A Request for an Interview, Fiction for the Childfree

Imagine my surprise: Author Laura Carroll sent me an email requesting that I answer a few questions writing childfree fiction. To be sure, I was surprised and honored. Of course!

Her book Families of Two set Laura on the path to being one of the leading experts and voices on the childfree choice. A prolific author, she also wrote The Baby Matrix: Why Freeing Our Minds From Outmoded Thinking About Parenthood & Reproduction Will Create a Better World.

I wrote my book Human Slices when I was much younger and exploring my choice to be childfree — Was it really a choice, a pre-determined state of being, or something that just happened to me? I still don’t know the definitive answer to that. I do know, however, that it was the right choice for me.

When I first wrote my book, the idea of being “childfree by choice” wasn’t talked about much, if at all. It was almost taboo. It’s exciting to hear the discussions and ideas on that topic sparkle around the world through technology. Good for us and good for all.

Click here to access the interview on Laura’s site. Thanks, Laura!

The Kennedy Dark Days: How Did They Know What To Do?

It’s true: If you’re of a certain age, you know where you were on November 22 in 1963, the day that President John F. Kennedy was assassinated.


Television (Photo credit: Medhi)

I was at school, a 9-year-old kid on a Friday afternoon, looking forward to a weekend of hanging out with my friends in the rec room, playing my sister’s records, enacting little dramas that starred my Barbie and Ken dolls.

But that was the weekend that wasn’t.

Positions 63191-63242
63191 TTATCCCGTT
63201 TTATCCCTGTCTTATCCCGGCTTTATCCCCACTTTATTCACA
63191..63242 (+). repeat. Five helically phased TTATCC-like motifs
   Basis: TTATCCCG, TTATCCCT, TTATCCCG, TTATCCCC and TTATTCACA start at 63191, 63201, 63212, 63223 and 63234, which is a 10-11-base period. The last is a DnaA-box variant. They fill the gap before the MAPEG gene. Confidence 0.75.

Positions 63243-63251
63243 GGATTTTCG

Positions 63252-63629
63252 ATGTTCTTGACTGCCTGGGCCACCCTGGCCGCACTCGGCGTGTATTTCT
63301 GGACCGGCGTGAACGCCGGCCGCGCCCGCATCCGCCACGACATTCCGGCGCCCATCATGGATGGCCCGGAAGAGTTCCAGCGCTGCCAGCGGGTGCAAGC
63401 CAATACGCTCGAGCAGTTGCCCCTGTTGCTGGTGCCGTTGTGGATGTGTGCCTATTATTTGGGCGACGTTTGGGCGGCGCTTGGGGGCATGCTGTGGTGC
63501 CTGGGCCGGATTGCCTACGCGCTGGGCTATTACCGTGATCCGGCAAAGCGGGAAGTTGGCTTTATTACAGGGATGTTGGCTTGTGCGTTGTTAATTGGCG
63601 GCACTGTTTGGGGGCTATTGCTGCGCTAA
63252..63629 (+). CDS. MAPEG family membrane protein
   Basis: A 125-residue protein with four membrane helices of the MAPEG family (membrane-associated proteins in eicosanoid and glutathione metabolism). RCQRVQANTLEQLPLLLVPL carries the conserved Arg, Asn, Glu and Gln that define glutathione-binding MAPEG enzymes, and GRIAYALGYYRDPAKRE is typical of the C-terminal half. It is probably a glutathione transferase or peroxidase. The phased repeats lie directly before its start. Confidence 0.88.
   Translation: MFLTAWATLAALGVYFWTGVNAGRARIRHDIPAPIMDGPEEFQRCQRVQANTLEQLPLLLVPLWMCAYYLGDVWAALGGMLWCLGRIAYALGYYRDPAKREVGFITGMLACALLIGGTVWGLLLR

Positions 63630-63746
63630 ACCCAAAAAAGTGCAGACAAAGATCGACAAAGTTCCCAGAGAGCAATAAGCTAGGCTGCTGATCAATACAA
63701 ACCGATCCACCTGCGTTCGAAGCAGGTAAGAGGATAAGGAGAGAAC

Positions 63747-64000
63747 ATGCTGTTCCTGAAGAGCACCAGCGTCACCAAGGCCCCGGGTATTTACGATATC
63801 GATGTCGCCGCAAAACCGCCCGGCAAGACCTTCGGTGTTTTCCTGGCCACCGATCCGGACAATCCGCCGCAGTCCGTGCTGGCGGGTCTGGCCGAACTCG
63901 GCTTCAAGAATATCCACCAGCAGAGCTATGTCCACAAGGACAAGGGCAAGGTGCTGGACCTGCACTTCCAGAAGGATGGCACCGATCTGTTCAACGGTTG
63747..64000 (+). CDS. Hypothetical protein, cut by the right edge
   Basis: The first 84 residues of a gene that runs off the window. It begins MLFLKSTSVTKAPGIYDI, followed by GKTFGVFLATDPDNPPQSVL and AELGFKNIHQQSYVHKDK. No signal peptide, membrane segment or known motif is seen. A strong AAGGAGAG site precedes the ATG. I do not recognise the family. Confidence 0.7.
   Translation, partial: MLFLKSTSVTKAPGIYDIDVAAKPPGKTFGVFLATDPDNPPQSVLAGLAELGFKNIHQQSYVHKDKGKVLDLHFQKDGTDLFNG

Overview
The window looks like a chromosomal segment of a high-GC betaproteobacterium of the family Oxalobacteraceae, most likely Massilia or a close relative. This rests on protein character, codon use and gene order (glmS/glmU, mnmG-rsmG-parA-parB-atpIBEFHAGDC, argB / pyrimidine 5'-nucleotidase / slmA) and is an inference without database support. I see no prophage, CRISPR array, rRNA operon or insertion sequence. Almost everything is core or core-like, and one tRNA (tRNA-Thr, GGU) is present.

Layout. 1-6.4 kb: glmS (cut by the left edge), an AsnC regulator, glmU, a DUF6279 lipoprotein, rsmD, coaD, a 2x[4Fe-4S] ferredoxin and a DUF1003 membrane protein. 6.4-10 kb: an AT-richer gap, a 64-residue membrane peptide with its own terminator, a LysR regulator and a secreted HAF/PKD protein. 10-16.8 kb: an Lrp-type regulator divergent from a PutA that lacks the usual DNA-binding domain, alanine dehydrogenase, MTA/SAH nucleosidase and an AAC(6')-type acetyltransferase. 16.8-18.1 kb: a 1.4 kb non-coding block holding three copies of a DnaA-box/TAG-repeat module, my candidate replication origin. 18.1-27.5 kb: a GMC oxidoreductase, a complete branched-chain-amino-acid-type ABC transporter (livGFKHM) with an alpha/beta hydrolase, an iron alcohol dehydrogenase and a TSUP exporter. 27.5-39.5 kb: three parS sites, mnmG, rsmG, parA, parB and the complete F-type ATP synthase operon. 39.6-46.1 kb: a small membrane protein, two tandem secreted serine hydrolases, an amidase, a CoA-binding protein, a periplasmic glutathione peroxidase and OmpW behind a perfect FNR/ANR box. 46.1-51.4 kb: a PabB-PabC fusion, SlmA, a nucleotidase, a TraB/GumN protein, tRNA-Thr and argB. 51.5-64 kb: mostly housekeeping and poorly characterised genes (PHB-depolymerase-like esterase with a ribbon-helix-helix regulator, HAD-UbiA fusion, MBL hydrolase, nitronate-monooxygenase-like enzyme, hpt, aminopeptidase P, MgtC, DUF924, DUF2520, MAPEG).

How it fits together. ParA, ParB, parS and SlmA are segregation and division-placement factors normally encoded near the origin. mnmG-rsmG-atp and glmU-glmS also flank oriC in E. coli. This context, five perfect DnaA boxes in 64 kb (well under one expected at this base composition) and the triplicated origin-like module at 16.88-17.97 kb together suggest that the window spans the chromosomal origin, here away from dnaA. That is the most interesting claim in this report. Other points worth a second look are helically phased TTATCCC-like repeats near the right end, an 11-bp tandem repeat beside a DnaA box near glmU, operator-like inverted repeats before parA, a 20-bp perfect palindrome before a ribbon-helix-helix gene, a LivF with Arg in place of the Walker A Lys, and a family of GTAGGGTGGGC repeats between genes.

Teachers started moving from classroom to classroom. They whispered to each other. They held crumpled tissues in their hands.

We were led into the school’s “Materials Center,” and under the watchful eyes of the red-headed librarian, we sat quietly, focused on the flickering black-and-white tv.

The president has been shot. He may be dead. He may not be dead.

It was then official: “The president of the United States is dead.”

When I got home, the television was on. My mom had been ironing and watching As the World Turns when she heard the news.

I can still remember those images on the television set, Walter Cronkite’s face, the sound of his voice, Jackie climbing out of the back seat of the limo to reach out to the Secret Service agent.

How did she have the courage to do that? I imagined that if I were in that situation, I would have covered my head and scrunched down on the floor.

I remember being so moved by her heroic reaction. Would I ever be able to do something like that?

The strange, stinging drama played out on the screen, almost in slow motion although everything happened so fast.

One hour after Kennedy died, Lyndon Johnson was sworn in as president, while Jackie looked on, dazed, still wearing her blood-stained suit.

I remember thinking that it seemed harsh and callous to swear in a new president while we were all waiting for the old president to come back to life.

My dad said that the new president was sworn in right away because there had to be a leader in place. This made me afraid, as if something darker, more evil could be on its way, and someone needed to be in charge to shout out orders.

A few hours later, at 5 pm, we watched the televised landing of a coffin arriving in Washington D.C. How did everyone get packed up and fly across the country so quickly?